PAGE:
Thylacine / Tasmanian tiger / Tasmanian wolf (Thylacinus cynocephalus)
- Length: 100 – 130 cm (3ft 3in – 4ft 3 in)
- Tail length: 50-65 cm (1 ft 7.7 in – 2 ft 1.6 in)
- Height at shoulders: about 60 cm (1 ft 12 in)
- Weight: 20-30 kg (44 lb – 66 lb)
- Ears: 8 cm (3.1 in)
- Lifespan: 5-7 years in the wild, up to 9 years in captivity
The Tasmanian wolf showed a moderate sexual dimorphism – males were slightly larger than females.
Thylacine – interesting facts
- A first detailed scientific description of the Tasmanian tiger was created by George Harris in 1808, 5 years after the first settlers’ arrival.
- Cave paintings in the Kakadu National Park clearly show that the Tasmanian wolf was a hunting target for the primitive people.
- Thanks to aboriginal Australians’ cave paintings discovered in 1990 in the Nullarbor Plain cave it has been established that thylacine inhabited the whole Australian continent, as well as New Guinea. Radiocarbon dating has shown that the paintings are 3300 years old.
- European settlers believed that thylacine hunted for sheep and fowl. Throughout almost entire XX century it was said to drink its victims’ blood.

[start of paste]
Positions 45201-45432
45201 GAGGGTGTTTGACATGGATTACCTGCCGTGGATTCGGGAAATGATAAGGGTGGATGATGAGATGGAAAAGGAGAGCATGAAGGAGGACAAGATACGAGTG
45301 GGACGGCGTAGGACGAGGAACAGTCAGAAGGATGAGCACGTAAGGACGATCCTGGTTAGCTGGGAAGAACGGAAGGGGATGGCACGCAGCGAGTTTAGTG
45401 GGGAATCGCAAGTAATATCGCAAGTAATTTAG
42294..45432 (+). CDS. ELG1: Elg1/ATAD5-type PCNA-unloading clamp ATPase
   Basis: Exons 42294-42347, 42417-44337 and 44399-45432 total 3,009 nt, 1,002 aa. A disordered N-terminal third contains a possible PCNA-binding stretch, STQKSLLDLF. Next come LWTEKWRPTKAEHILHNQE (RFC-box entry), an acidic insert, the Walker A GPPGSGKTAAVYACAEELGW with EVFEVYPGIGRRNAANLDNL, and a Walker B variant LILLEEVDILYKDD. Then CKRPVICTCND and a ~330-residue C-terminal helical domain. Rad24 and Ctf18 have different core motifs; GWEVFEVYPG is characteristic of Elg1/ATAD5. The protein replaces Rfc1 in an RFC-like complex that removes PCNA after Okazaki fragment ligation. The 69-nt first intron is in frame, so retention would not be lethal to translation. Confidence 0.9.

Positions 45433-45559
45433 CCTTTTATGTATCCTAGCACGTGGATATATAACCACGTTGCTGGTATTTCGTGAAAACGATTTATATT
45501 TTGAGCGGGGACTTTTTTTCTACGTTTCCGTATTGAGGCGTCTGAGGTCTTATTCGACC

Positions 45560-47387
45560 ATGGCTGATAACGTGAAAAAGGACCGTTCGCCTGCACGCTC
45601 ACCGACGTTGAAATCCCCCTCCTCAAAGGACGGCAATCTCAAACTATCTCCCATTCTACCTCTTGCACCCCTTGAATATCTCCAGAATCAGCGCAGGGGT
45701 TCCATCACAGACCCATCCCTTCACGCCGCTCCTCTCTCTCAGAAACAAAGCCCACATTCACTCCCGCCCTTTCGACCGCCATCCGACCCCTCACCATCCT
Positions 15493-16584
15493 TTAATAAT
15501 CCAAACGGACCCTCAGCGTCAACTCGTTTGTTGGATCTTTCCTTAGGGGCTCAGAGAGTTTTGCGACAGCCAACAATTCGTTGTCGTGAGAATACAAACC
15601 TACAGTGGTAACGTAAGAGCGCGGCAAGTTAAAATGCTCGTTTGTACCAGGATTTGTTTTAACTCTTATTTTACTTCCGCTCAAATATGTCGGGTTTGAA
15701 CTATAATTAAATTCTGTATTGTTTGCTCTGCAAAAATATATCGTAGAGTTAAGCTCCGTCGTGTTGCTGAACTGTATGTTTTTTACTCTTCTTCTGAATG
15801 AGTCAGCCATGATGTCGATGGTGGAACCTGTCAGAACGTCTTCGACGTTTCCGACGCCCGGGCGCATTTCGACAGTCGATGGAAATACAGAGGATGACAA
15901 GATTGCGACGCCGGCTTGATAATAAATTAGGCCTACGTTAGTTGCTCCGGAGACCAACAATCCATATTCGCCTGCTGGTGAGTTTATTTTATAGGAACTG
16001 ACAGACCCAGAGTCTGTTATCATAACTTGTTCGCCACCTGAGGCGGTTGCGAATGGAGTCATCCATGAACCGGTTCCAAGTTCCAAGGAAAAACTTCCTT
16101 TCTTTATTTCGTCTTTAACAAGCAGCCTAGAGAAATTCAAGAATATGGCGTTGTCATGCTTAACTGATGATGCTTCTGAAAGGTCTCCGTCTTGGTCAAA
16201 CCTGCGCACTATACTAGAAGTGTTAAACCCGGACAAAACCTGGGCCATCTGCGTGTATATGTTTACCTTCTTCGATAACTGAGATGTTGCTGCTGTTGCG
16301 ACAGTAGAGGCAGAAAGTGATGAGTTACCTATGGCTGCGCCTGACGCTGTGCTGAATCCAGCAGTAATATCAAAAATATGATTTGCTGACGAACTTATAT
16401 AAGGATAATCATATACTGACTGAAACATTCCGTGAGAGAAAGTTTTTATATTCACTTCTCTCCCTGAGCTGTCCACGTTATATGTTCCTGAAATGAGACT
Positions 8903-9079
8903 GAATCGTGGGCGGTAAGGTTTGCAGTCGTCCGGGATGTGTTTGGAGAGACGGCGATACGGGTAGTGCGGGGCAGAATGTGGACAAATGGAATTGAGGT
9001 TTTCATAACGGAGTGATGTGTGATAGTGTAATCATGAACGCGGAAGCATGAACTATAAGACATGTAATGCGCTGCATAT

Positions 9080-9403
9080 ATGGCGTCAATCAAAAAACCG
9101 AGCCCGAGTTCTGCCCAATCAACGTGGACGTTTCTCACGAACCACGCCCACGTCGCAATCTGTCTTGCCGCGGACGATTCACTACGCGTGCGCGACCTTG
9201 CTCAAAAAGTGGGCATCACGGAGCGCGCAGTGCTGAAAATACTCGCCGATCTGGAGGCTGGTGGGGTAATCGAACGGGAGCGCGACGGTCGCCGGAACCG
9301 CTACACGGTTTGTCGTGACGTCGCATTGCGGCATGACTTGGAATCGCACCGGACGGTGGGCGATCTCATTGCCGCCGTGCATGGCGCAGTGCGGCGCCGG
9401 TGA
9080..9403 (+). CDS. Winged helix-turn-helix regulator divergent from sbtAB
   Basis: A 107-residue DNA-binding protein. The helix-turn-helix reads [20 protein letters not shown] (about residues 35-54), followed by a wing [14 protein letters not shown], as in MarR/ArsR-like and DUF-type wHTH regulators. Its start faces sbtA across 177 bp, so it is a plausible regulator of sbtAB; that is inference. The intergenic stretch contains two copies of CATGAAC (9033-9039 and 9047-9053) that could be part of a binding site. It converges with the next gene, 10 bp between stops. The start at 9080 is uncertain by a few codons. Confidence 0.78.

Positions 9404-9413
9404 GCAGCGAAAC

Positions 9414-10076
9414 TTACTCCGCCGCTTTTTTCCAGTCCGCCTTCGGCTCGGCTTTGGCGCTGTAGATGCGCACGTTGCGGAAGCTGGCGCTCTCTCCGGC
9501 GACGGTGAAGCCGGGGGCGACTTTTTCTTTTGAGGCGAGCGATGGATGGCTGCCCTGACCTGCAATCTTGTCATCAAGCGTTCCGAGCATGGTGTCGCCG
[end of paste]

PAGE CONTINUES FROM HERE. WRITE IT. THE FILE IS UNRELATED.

- Conceivably the stripes on the rear parts of its body were a form of camouflage in the thick forests, yet it could also serve as a mean of intra-species identification.
- Thylacine could stand upright on its rear paws.
- The skeleton and observations of specimens held captive lead to a conclusion that thylacine waited for and hunted for certain animal species, seeking them until their population was depleted.
- One of thylacine’s victims was the Tasmanian emu, a large bird which has become extinct around 1850.
- Thylacine had extraordinarily weak jaws. It had a theoretical potential for hunting for animals about its own size, but a 30 kg (66.13 lb) wolf would prove unable to acquire prey exceeding 5 kg (11.02 lb)of weight.
- In 2011 experts has established that thylacine ate only small animals, which would prove its competition with the Tasmanian devil and tiger quoll (Dasyurus maculatus), which leads to a conclusion that the Tasmanian wolf was prone to extinction due to a natural imbalance in the ecosystem.
- Thorough research has shown that numbat (Myrmecobius fasciatus) could be a closer relative for the thylacine than Tasmanian devil.
- Thylacine is often featured in Tasmanian symbols – e.g. it is pictured in the coat of arms of Tasmania.